Bike-Share Schemes Test Shanghai’s Ethics
More and more bike rides in Shanghai are starting from a smartphone app. Several bike-sharing programs have users scanning QR codes with their phone for cheap rides on publicly available bikes, but not everyone is cycling according to the rules.
Ji Xiaochao’s daily commute to his job in advertising starts with a bike ride to the subway station. Ji uses Mobike, a bike-sharing platform that foregoes the need for permanent return locations, unlike most public bike schemes around the world. The bikes are equipped with GPS, which means they can be left anywhere but are still easy to find — a breakthrough in convenience. Ji still has his own bicycle, but he hardly uses it anymore, the 26-year-old told Sixth Tone.
Mobike’s ease of use and relatively low fees — after paying a 299-yuan ($45) deposit, every ride under 30 minutes costs just 1 yuan — has proven an attractive proposition. In Yangpu District, an area of Shanghai with many university campuses and, as such, an area where there’s plenty of demand for Mobike, the company has a fleet of more than 10,000 orange-wheeled bicycles.
But the company has found that some of its users aren’t always willing to share their Mobikes. Ma Xiaoran, the company’s public relations manager, told Sixth Tone that Mobike has had some of its bicycles stolen, and that some users park the bikes in semi-hidden places inside residential compounds so other users cannot easily find them, even with GPS enabled. In addition, some of the bikes’ QR codes have been purposefully defaced, making it impossible for anyone to use them.
“We’ve foreseen that such problems would emerge,” said Ma. Mobike has introduced a credit point system that punishes rule breakers with higher fares. “It’s a process of education and guidance,” she added.
Some users have also complained about the weight of the bicycles and their non-adjustable seats. Zhong Lei, a law student at Fudan University in Yangpu District, said she sometimes uses Mobike, though she prefers a competitor, Ofo. “They’re lighter and cheaper,” the 23-year-old said, referring to Ofo bikes.
Ofo exclusively targets university campuses. Five cycling enthusiasts started the company at Peking University in Beijing, and since their first rollout at their alma mater in September 2015, Ofo has entered 80 universities in 20 cities, with a total fleet of 30,000 bicycles nationwide.
In its nearly one year of operation, Ofo has also had trouble keeping its bikes from disappearing. “Although we have lost a small number of bikes, the challenges we deal with are much less severe than those facing Mobike,” Li Zekun, the company’s branding manager, told Sixth Tone.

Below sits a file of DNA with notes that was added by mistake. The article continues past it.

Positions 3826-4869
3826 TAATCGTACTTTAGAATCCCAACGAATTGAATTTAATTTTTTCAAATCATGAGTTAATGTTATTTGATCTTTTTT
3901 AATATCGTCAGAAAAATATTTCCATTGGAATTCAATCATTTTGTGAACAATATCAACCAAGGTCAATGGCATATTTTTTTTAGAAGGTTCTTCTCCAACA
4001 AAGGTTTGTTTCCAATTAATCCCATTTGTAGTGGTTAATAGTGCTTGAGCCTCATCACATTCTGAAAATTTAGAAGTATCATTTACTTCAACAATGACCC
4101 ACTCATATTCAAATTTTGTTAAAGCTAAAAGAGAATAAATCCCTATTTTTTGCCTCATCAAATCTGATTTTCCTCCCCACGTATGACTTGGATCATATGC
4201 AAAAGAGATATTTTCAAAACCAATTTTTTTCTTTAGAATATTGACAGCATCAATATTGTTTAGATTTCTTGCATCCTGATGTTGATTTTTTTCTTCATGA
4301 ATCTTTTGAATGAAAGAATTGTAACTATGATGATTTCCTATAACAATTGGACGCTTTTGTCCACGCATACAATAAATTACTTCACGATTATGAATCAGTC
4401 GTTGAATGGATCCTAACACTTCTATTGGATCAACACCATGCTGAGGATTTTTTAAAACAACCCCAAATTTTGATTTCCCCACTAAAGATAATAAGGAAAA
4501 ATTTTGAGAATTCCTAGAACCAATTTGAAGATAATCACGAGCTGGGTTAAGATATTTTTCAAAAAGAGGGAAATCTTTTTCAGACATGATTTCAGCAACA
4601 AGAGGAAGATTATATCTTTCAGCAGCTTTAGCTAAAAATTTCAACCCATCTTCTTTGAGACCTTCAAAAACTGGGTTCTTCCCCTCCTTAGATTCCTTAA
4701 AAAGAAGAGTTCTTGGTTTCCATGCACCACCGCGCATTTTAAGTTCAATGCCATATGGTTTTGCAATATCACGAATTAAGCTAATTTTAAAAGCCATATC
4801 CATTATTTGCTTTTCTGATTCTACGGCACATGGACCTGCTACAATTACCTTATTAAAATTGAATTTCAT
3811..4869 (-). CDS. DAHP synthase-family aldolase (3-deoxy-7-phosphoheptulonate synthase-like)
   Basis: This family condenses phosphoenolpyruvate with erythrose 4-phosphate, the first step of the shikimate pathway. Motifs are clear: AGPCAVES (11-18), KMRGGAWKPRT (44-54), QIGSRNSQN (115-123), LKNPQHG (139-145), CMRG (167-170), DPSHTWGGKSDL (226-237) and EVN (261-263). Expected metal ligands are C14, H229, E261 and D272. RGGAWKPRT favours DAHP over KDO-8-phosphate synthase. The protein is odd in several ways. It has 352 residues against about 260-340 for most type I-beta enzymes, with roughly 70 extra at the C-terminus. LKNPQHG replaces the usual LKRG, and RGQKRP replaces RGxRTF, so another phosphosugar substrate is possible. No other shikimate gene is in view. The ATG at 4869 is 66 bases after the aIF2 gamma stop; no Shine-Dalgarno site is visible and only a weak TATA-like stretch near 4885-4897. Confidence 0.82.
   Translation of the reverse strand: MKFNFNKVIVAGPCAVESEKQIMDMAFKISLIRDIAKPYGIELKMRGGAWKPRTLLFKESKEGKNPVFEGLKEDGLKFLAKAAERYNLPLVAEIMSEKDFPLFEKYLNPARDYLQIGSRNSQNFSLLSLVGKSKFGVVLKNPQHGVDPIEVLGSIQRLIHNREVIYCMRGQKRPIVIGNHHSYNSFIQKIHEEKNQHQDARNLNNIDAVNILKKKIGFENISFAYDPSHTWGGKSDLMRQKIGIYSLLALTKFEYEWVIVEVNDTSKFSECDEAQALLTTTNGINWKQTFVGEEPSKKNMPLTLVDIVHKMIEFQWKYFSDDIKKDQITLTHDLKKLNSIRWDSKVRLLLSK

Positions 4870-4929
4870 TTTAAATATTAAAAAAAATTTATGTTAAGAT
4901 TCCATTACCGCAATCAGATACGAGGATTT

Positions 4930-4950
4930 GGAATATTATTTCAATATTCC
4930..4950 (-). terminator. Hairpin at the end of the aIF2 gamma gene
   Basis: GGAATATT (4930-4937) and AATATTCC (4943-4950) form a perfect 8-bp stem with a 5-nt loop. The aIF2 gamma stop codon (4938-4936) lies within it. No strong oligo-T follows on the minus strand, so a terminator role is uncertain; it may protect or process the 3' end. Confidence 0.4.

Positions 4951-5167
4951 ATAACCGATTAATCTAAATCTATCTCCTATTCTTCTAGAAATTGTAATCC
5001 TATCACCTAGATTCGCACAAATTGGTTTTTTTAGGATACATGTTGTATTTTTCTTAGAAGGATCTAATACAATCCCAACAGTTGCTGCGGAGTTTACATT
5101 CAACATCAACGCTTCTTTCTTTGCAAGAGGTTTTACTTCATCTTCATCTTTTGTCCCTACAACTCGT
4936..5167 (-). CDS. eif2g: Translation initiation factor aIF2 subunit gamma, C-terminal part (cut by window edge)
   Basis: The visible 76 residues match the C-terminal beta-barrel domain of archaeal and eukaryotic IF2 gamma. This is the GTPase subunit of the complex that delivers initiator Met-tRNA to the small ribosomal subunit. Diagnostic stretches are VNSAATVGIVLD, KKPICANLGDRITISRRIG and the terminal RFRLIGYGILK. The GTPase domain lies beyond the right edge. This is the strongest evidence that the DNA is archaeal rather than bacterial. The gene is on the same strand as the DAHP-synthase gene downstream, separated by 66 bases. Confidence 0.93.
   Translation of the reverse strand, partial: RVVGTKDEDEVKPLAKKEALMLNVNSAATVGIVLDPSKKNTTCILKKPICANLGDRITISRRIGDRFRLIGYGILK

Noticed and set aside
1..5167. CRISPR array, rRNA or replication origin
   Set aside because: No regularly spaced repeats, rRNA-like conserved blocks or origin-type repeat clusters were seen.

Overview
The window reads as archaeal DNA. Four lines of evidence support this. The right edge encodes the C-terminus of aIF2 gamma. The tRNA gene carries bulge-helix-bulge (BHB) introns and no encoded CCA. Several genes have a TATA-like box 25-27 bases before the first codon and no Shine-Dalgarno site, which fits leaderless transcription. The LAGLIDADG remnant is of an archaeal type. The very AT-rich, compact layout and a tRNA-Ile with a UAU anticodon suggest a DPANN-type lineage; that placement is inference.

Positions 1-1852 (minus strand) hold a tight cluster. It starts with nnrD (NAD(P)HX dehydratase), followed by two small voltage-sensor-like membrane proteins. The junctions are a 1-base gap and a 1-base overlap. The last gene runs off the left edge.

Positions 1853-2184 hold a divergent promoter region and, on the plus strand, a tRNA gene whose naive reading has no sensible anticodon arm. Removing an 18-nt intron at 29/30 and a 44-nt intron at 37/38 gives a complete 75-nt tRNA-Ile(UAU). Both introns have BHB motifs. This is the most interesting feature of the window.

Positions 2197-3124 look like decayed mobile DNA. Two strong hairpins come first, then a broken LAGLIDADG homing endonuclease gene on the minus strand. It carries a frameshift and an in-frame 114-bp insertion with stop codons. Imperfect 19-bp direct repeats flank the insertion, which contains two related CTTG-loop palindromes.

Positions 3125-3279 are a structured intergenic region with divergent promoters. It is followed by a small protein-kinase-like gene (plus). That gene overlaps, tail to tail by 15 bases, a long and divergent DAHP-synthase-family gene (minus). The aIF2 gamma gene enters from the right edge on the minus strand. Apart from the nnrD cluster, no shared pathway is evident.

One problem facing Ofo is that its bicycles aren’t as sturdy as those of its competitor. After scanning a bike’s QR code, Ofo’s app will give the user a code with which to unlock the bike. However, the locks are flimsy, and a bit of rattling will show the user which buttons to press, foregoing the need to pay. Also, since the bicycles don’t come equipped with GPS, the company cannot easily track the ones that have been taken for a ride off campus.
Deng Guangnian is one of the workers responsible for maintaining Ofo bicycles on the campus of Fudan University. As part of his job, Deng goes out early in the morning to bring bikes back to the university grounds. But without GPS, sometimes it’s guesswork as to where the bright yellow bikes will be. “We just look around the neighborhood,” he said.
Neither company is the first in Shanghai to provide shared bicycles. Posinda, a company from neighboring Jiangsu province, started operating in Yangpu District in late 2014, its only serviced area of the city. Unlike its competitors, Posinda’s fleet of 300 bikes need to be returned to certain locations.
“Different from the Mobike model, we have designated stations where our bikes are parked. This ensures a much lower risk of our bikes being stolen,” Posinda’s general manager, Zhu Minjian, told Sixth Tone. The company, active in 11 cities, is subsidized by local governments, and its bikes can be used for free if they are returned within one hour. But users do need to pay a deposit of up to 500 yuan to get a card needed to unlock the bikes.
Though the various bicycle-sharing programs are popular among users, workers in Yangpu aren’t too happy with their recent proliferation. Jia Zhihui, 26, is one of the many bicycle repairmen who set up service stations at street corners within and outside university campuses. Ofo’s now-ubiquitous yellow bikes have hurt his business, he said, resulting in fewer sales and less repair work. Parking attendants tasked with keeping bike racks near subway stations and malls orderly complain that users of Mobike and Ofo park their bicycles with little regard for others.
But Ofo’s Li is confident his users are good people at heart. “We target university students and teachers exclusively because, honestly speaking, the overall quality of this group of users tends to be much higher than that of people from other walks of society,” he said. “It is true that some have taken advantage of our bugs and managed to avoid paying for the service, but that’s really a tiny percentage of our users”
Zhong, the law student, said she was aware that Ofo’s bikes can be used for free by exploiting a flaw in the locking mechanism, but she said that she still pays for every ride. Just taking the bikes without paying, she said, “makes you feel uneasy.”
(Header image: A screenshot from a Mobike promotional video shows a man riding along a street in Shanghai.)